Skip to content, or skip to search.

Skip to content, or skip to search.

‘‘It Was the Biggest Game of Chicken I’ve Ever Seen.’’

Karp and Mayer in May.  

Karp showed up late and wearing a blue button-down shirt that billowed in the places where other men might have arm muscles. The enormous features that read so well in photos looked cartoonish in person: Chiclet teeth, rubbery grin, duck-feathery hair. Flustered, he apologized for his lateness and sat; a waiter immediately appeared with a latte, which Karp frowned at. He doesn’t drink coffee these days. “It’s way too spiky for me,” he said. “It was screwing up my sleep. I was exhausted in the afternoon. And when I did have coffee, I’d have to run around the block a few times to wear it off.” The jumpy metabolism is a product of spending hours on the computer as a kid, when he taught himself the skills that would get him hired as CTO of a site called UrbanBaby at age 16. “It’s just hacker culture. If you grew up as an insomniac coding all the time, it’s hard to get on a good eating schedule.” Karp is six-foot-one, 145 pounds. “Rachel, my girlfriend, if she’s an hour behind on having dinner, she’s bouncing off the walls, grumpy, needs food. I don’t need any meal.”

Karp has been something of a New York microcelebrity since 2008, when Gawker began reporting on his dating activities, net worth, and habit of cuddling with male friends (there was even a term for this species of renown: Internet fameball). Since the Yahoo acquisition—the biggest venture-backed exit of a New York company in the city’s history and one that left its founder worth around $200 million—Karp has notched up into a different kind of notoriety, posting selfies with the musician Grimes, posing for photos with Heidi Klum, partying in Cannes with Sean Combs (New York Post headline: NIGHT WAS A BLR) and blogging “I think I’m friends with Spike Lee now.” He has appeared on Charlie Rose, The Colbert Report, and Good Morning America, greeting fame the way he greets everyone, which is politely and wearing a tight sweatshirt-shaped armor of affability. This includes the editor of Fortune, who interceded at breakfast to introduce himself:

EDITOR: “I’m sorry to interrupt. Love to catch up with you at some point. I don’t want to interrupt.”

KARP: “Oh, pleasure to meet you! Love to! I really appreciate it. Thank you so much! Bye-bye!”

The interaction between dark-suited editor and smiley Karp looked less a power move than that of a bar mitzvah accepting congrats on his big day; you could see Karp applying himself, but he hasn’t quite grown out of his executive-puberty stage. When asked a question that bores him, his eyes go unreactive, and there’s a nearly audible shutdown noise as he disengages. Among the topics that bore him are cars (“I don’t like cars anymore”); Internet comments (“Gross”); his company’s colossally expensive infrastructure (“I have a very rudimentary understanding of how Tumblr actually works these days”); and management (“I’m not super-passionate about how we run the company”).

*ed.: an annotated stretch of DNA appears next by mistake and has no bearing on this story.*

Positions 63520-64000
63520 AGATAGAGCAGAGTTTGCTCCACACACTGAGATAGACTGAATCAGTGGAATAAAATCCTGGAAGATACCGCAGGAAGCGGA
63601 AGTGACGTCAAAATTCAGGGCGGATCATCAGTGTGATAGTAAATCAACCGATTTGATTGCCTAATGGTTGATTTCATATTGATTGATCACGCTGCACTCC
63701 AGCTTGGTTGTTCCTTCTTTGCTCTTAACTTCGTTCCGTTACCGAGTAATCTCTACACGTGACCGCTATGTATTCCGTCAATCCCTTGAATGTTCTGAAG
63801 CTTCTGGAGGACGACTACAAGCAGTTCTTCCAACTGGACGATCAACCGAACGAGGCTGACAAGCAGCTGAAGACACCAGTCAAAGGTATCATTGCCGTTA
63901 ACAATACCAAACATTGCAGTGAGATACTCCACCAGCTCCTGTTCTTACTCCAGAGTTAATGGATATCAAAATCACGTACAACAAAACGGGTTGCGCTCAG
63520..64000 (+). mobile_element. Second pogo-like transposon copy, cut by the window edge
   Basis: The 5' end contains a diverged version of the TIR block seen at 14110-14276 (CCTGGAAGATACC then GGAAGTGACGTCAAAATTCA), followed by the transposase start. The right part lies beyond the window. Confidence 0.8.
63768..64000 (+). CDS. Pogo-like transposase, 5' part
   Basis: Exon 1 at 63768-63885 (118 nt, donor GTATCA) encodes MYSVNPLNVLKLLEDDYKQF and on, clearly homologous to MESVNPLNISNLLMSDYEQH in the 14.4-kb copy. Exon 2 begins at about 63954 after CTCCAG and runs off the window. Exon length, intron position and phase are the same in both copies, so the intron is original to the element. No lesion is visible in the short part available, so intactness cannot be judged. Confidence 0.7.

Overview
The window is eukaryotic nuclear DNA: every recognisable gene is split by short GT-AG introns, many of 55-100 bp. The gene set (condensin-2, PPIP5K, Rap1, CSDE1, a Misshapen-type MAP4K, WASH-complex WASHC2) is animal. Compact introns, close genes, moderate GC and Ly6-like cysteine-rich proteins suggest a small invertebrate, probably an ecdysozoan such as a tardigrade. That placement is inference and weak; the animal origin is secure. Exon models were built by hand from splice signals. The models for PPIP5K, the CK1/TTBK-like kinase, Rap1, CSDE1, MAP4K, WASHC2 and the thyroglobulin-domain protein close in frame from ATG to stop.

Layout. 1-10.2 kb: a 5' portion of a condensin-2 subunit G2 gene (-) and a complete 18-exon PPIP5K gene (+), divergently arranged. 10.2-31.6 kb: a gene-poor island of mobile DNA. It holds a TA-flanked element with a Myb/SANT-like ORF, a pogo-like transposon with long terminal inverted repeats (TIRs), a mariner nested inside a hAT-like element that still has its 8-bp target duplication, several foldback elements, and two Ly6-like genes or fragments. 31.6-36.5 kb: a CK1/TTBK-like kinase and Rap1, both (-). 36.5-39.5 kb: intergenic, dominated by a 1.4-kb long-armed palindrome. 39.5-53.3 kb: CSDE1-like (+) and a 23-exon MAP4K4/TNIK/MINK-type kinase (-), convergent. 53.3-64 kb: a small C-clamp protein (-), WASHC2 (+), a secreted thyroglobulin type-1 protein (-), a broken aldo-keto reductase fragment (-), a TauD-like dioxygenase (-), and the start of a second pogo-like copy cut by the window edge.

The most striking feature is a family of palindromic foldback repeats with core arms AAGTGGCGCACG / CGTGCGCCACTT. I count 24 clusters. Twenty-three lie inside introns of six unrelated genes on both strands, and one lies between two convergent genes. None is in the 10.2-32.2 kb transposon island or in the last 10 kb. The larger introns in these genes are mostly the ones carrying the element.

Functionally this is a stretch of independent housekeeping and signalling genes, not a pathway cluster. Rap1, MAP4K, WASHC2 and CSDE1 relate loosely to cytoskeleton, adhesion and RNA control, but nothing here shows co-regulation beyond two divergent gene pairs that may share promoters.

This final aversion is borne out by a stream of high-profile departures from Tumblr over the past couple years—including a president, two executive vice-presidents, a V.P. of engineering, and a V.P. of tech support—which has raised the question of whether Karp is actually capable of running the business he created. To be fair, most young people do not found start-ups because they are passionate about management, and when conversation turns to a subject that interests Karp, his personality returns.

Among his latest obsessions are drones: “I’m obsessed with drones right now. I fly my drones all over Brooklyn. These things are amazing. These things are not regulated. I keep destroying them. I’ve had five of them.” He spoke rapidly as he ate, bouncing both feet and palpating a knee. “You get them from China, so they all come HK Post, which means that you have to wait for them for, like—you’re lucky if they come within two months. So I usually have a few on order at any given time. Here, I’ll show you.” He took out his iPhone and brought up a homemade video scored with trippy music. “See? The Domino Sugar Factory. Flying. Water.” He brings a smaller drone—one with eight minutes of flight time and “a decent range”—to the office for indoor use. “I can have it over on the other side of the office, bothering people while I’m at my desk. Usually I send it straight over my lawyer’s head.” It is, Karp said, “really pretty frickin’ cool.” He worries they’ll be regulated soon.

Tumblr’s appeal can be summed up in one word, which is “easy.” If you traveled back in time to 1996 and took a grandmother whose understanding of the web was AOL and wormholed her to 2013, she’d be able to create a Tumblr blog in less than three minutes with no direction. The site’s posting icons are big, the fonts are big, everything is big: The whole thesis is that there’s no fine print and no learning curve. Generating new blogs is so easy that Tumblr limits the number that users are allowed to create in a single day. (The limit is ten.)